But some fear that such schools could do more to entrench divisions than mend them. Popular blogger Robert Koehler, a 15-year resident married to a Mongolian woman here, shares such concerns.

“I’d be concerned that they’re putting themselves at a disadvantage in Korea by not attending normal schools and that by associating only with students of mixed racial backgrounds, it would impede their development as members of Korean society. As a taxpayer, I’d also ask why the government was spending money so that Korean nationals can learn pride in being non-Korean. If individual families want to instill pride in a certain foreign cultural heritage, fine ― I imagine my family (which is) German/Irish-American and Mongolian will. But that’s not something the state should be doing,” he said.

The government has opened a number of schools for multi-ethnic children such as those pictured above at an event at the Korea Food Research Institute at Sookmyung University in Seoul. (Yonhap News)

Koehler, who has no kids “yet,” also wonders whether grouping multiethnic children together could engender racial resentment.

“Put multicultural kids all together, add a few ideologically sympathetic teachers, and dollars to donuts you’ll turn the classroom into a cesspool of identity and grievance politics. And Korean-Korean parents and their kids will nurse grievances because the ‘foreign’ kids are being treated ‘special.’”

Park Kyung-tae, a sociology professor at Seoul’s Sungkonghoe University who specializes in multiculturalism, also has doubts.

“Although the facility is good, it has only symbolic meaning that Korean society is doing a good job to include those multicultural kids. But that is a very, very small number and special cases only,” he said.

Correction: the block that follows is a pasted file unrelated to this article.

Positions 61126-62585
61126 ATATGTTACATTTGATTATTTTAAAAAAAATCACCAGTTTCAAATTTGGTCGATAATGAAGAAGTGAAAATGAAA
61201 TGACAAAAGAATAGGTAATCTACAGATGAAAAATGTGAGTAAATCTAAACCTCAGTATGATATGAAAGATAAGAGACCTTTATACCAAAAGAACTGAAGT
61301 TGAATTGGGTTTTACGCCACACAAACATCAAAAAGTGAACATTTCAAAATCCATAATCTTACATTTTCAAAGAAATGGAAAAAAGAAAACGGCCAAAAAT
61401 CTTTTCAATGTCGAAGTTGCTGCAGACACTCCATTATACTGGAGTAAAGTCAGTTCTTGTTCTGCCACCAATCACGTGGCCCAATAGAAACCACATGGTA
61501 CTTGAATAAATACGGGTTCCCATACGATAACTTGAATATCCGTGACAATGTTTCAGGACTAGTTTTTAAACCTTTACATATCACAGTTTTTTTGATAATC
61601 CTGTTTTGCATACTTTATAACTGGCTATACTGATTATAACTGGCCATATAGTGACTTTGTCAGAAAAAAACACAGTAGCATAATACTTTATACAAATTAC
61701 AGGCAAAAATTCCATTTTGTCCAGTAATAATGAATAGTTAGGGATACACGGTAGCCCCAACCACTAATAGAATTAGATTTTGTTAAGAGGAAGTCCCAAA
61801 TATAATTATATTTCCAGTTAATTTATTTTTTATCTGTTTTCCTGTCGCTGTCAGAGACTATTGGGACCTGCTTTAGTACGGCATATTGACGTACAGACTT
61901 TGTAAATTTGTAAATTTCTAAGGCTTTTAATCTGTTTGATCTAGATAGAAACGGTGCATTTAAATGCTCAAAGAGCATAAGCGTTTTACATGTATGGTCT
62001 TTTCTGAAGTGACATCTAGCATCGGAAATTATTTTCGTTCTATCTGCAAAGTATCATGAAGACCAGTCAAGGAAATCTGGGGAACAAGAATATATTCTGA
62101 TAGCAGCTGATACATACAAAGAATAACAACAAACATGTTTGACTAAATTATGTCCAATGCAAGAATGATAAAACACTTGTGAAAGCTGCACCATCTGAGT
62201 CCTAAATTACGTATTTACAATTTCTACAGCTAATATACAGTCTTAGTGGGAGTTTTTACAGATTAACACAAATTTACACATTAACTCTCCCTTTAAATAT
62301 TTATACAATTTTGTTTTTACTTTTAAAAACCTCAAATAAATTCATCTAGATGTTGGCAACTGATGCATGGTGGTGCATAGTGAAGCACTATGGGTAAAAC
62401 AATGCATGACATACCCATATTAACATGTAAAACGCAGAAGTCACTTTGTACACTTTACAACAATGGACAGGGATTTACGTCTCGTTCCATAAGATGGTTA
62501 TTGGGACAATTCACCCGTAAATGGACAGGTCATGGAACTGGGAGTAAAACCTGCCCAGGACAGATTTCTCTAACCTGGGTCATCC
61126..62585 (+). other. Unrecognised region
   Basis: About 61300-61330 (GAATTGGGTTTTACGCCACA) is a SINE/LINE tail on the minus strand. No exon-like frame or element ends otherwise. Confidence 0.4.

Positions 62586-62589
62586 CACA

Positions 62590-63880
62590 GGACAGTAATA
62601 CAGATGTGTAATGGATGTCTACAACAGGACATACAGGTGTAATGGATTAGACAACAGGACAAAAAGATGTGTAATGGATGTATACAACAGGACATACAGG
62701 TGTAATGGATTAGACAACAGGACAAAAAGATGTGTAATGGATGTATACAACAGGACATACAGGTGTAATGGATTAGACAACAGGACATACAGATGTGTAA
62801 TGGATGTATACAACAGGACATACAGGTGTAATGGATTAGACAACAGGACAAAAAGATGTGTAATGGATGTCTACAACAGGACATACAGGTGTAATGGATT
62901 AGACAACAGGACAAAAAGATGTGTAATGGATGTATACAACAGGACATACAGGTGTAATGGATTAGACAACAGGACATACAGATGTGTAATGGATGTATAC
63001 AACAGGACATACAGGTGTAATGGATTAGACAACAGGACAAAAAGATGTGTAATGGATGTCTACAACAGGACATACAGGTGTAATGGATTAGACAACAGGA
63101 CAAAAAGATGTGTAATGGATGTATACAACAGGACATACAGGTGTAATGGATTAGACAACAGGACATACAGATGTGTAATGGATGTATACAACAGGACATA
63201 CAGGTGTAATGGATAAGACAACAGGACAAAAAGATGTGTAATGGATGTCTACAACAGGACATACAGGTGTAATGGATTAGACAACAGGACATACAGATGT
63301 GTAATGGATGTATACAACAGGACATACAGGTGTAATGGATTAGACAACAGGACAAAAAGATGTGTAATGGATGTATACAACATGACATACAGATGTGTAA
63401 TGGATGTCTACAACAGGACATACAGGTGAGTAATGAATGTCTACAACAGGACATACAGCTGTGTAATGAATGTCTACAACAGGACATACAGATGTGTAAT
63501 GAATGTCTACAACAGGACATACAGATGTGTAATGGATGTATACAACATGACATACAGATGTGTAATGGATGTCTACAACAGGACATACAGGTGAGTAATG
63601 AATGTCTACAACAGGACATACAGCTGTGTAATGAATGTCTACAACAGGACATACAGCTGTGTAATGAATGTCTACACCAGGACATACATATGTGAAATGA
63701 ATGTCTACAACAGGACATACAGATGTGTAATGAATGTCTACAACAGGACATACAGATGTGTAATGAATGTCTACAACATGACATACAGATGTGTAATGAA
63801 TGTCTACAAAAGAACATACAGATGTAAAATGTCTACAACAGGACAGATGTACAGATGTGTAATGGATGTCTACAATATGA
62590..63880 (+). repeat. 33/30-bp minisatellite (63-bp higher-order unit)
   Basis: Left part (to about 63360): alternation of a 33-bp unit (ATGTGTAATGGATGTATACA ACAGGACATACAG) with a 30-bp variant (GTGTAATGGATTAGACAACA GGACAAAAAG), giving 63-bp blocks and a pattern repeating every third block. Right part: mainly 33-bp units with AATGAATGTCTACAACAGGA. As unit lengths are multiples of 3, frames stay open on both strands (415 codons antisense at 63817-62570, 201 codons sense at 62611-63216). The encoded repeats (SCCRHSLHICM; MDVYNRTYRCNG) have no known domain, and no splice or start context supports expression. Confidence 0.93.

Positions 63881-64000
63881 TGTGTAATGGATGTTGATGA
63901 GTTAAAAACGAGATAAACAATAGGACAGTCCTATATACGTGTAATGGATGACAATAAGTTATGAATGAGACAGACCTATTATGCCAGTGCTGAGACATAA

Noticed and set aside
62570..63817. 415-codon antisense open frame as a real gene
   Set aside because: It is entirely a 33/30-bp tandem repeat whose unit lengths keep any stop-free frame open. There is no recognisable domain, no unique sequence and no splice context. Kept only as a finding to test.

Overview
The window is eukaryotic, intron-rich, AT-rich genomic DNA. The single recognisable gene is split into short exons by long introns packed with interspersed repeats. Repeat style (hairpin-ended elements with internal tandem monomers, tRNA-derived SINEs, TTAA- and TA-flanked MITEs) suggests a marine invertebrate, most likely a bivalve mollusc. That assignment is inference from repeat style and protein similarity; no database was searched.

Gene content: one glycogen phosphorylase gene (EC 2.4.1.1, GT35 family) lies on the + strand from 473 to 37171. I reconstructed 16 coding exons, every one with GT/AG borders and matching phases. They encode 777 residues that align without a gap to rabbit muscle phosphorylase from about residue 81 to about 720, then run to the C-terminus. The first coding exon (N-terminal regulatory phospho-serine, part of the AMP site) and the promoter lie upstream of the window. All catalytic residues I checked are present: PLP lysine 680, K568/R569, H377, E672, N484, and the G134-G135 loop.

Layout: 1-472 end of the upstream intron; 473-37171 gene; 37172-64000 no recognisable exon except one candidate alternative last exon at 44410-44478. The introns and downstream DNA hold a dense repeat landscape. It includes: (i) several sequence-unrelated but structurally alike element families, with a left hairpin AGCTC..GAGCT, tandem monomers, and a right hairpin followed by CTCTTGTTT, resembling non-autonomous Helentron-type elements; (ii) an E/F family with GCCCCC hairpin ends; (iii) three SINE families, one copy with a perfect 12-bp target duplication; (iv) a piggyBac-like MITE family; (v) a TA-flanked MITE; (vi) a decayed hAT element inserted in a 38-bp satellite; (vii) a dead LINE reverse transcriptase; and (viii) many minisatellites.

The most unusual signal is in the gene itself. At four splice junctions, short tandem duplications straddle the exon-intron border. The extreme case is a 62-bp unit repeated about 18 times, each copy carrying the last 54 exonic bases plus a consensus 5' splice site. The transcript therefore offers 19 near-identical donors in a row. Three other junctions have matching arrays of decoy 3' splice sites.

He believes all schools should be multicultural in so far as having diverse student bodies and educational support for students struggling to fit in.

Skeptical voices have even arisen within the government itself.

Last year, in a statement to The Korea Herald, the Ministry of Gender Equality and Family, which also deals with multicultural matters, expressed its opposition to so-called multicultural schools.

“The establishment of a separate school, class and after school activities for children with multicultural backgrounds is not viewed as an appropriate measure for the children of multicultural families,” it said.

At the time, the Education Ministry insisted the school policy had been pursued with the endorsement of the Gender Minister, something expressly denied by the latter.

A spokeswoman for the Gender Ministry reiterated its earlier position on Thursday, saying it was against separate schools because “(students) have to adjust to this society because their nationality is Korean.”